Stamp duty for all first-time buyers of homes under £300,000 has been abolished

A row of new-build houses in England, UK

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A row of new-build houses in England, UK
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  • The government will abolish stamp duty, levied on home purchases, for all first-time homebuyers on homes under £300,000.
  • The move will save home purchasers up to £5,000, and £1,660 on average.
  • But the Office for Budget Responsibility said it could push national house prices up 0.3% by 2018.

LONDON – The government will abolish stamp duty for all first-time homebuyers on homes under £300,000 in a move that will save home purchasers up to £5,000, but the government’s spending watchdog warned it could push up house prices.

The Stamp Duty Land Tax (SDLT), which is levied on the purchase of new homes, currently has a much lower threshold of £125,000 for residential properties in the UK, and means that 80% of first-time buyers will no longer pay any no stamp duty.

READ MORE: Hammond’s stamp duty cut will make house prices even more unaffordable

The new policy means first-time buyers paying up to £300,000 for residential properrty will pay no stamp duty.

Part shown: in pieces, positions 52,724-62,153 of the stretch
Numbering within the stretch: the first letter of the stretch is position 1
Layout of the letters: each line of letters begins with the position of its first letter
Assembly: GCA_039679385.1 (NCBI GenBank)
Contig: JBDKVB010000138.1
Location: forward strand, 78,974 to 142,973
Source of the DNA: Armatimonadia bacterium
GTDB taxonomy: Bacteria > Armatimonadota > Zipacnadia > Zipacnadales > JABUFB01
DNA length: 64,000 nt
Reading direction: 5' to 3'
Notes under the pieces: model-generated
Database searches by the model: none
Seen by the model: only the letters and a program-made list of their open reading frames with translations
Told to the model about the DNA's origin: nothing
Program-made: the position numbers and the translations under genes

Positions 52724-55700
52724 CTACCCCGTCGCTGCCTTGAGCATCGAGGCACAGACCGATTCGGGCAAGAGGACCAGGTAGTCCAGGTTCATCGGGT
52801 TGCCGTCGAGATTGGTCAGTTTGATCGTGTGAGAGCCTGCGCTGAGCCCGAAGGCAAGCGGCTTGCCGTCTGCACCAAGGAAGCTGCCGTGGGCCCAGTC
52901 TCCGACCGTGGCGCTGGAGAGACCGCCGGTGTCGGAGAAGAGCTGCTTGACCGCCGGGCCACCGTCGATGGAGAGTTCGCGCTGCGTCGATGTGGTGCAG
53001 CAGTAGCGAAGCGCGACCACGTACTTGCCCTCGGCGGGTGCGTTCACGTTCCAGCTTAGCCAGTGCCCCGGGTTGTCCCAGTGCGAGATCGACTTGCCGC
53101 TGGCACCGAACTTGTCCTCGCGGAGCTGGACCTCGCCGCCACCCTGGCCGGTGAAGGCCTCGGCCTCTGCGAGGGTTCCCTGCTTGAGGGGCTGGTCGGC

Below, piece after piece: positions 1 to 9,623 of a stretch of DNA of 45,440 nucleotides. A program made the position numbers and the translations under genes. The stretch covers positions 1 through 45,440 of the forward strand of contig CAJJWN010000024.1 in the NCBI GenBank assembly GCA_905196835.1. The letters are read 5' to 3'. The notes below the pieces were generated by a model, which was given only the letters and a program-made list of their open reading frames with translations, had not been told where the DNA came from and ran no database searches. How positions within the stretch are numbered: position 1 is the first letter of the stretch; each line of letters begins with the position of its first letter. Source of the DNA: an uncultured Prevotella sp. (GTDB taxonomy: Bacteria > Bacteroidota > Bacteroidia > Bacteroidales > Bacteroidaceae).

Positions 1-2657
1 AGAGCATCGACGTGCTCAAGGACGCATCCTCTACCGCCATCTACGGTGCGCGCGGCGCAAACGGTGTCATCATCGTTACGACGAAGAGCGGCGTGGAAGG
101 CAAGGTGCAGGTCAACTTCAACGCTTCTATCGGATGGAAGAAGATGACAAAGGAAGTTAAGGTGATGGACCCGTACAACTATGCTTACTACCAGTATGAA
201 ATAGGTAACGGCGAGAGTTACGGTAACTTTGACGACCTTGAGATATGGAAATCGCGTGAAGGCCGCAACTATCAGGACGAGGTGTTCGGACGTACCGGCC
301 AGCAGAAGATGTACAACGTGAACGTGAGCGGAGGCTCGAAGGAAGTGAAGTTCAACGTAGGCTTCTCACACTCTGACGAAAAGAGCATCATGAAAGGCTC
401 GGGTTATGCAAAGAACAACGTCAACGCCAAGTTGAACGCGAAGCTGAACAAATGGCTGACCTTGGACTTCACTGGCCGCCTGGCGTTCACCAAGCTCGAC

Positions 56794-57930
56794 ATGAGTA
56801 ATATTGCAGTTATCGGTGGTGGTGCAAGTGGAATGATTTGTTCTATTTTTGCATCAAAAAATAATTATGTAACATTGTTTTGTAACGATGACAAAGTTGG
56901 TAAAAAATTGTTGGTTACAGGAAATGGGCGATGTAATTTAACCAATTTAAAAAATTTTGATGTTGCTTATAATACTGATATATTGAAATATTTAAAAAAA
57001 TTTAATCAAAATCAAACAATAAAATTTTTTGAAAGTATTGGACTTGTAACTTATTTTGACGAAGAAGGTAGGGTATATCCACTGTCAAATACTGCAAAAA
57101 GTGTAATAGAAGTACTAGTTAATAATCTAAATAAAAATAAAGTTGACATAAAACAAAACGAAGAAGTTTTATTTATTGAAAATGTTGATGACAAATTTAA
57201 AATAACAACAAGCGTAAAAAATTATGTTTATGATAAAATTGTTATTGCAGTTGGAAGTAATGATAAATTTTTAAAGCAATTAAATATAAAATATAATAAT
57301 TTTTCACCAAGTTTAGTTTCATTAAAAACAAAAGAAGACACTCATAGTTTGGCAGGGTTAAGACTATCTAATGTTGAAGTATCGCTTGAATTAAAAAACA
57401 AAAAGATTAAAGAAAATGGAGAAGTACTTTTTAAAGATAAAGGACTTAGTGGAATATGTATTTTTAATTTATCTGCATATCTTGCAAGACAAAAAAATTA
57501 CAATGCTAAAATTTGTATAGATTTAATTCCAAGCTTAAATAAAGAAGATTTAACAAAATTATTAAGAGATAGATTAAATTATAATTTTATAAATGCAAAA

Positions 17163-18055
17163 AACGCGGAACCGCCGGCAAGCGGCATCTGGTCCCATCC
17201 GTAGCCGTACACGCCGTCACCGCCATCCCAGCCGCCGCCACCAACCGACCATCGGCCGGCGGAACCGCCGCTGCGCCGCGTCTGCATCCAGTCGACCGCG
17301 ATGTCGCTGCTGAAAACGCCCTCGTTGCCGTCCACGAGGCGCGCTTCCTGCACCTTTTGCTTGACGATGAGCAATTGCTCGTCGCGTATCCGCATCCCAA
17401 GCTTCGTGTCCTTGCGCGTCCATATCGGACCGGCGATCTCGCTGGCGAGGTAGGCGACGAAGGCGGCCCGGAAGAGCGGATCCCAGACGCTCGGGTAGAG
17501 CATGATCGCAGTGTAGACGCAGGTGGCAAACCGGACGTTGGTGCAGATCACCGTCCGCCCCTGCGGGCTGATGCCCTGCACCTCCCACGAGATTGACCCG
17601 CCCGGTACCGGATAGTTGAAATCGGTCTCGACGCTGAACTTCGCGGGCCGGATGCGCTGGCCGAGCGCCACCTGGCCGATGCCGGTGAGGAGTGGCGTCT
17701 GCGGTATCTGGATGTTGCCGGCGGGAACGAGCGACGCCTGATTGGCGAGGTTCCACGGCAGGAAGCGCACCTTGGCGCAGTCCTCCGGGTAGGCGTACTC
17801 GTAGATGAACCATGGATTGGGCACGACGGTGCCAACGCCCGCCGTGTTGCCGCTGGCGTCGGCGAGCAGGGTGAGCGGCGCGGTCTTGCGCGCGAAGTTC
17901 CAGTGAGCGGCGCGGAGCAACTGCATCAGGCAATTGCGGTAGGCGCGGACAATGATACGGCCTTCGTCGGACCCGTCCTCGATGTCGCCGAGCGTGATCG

First-time buyers paying between £300,000 and £500,000 will pay stamp duty at 5% on the amount of the purchase price in excess of £300,000, which represents a £5,000 reduction on the amount of duty they would have previously paid.

The move would reduce the cost of purchasing a £300,000 first-time home by £5,000, and will save the average first-time buyer £1,660.

But the Office for Budget Responsibility estimated the move would push up national house prices 0.3% by 2018, and said it would cost more than £1 billion over three years, adding the forecast was uncertain.

Anthony Rushworth, founder of housebuilding investment platform Homegrown, said the news was “not as great as it seems.”

“There are plenty of reasons for first-time buyers to be jumping for joy on the face of it but, in reality, they only pay stamp duty of around £1,500 on average,” he said.

“Sparing them from this tax might not cause the Exchequer any loss of sleep but all this will likely do is feed into higher prices for the narrow band of properties they are fighting over,” he said. “This is the problem with strategies that boost demand without addressing the fact there are too few homes being sought by too many buyers.”